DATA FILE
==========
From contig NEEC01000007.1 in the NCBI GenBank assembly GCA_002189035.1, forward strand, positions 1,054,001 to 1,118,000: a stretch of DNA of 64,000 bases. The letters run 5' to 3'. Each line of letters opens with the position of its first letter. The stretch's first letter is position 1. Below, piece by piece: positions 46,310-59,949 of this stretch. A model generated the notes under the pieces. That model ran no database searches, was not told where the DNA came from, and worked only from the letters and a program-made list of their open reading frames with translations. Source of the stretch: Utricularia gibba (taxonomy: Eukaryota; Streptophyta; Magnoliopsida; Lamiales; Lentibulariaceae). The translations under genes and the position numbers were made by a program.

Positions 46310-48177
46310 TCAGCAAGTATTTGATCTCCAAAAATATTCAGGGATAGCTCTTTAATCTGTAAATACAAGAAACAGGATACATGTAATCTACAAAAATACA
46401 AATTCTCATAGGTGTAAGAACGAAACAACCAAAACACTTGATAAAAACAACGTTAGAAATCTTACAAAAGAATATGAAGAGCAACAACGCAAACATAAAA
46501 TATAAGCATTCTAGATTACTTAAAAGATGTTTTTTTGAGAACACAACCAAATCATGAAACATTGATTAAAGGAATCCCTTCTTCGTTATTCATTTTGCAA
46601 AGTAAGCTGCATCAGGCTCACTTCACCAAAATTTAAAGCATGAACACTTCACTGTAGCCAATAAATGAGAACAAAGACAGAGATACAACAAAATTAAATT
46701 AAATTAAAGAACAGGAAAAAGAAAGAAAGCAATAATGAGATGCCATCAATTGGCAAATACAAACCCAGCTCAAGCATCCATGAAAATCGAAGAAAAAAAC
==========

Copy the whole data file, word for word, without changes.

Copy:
From contig NEEC01000007.1 in the NCBI GenBank assembly GCA_002189035.1, forward strand, positions 1,054,001 to 1,118,000: a stretch of DNA of 64,000 bases. The letters run 5' to 3'. Each line of letters opens with the position of its first letter. The stretch's first letter is position 1. Below, piece by piece: positions 46,310-59,949 of this stretch. A model generated the notes under the pieces. That model ran no database searches, was not told where the DNA came from, and worked only from the letters and a program-made list of their open reading frames with translations. Source of the stretch: Utricularia gibba (taxonomy: Eukaryota; Streptophyta; Magnoliopsida; Lamiales; Lentibulariaceae). The translations under genes and the position numbers were made by a program.

Positions 46310-48177
46310 TCAGCAAGTATTTGATCTCCAAAAATATTCAGGGATAGCTCTTTAATCTGTAAATACAAGAAACAGGATACATGTAATCTACAAAAATACA
46401 AATTCTCATAGGTGTAAGAACGAAACAACCAAAACACTTGATAAAAACAACGTTAGAAATCTTACAAAAGAATATGAAGAGCAACAACGCAAACATAAAA
46501 TATAAGCATTCTAGATTACTTAAAAGATGTTTTTTTGAGAACACAACCAAATCATGAAACATTGATTAAAGGAATCCCTTCTTCGTTATTCATTTTGCAA
46601 AGTAAGCTGCATCAGGCTCACTTCACCAAAATTTAAAGCATGAACACTTCACTGTAGCCAATAAATGAGAACAAAGACAGAGATACAACAAAATTAAATT
46701 AAATTAAAGAACAGGAAAAAGAAAGAAAGCAATAATGAGATGCCATCAATTGGCAAATACAAACCCAGCTCAAGCATCCATGAAAATCGAAGAAAAAAAC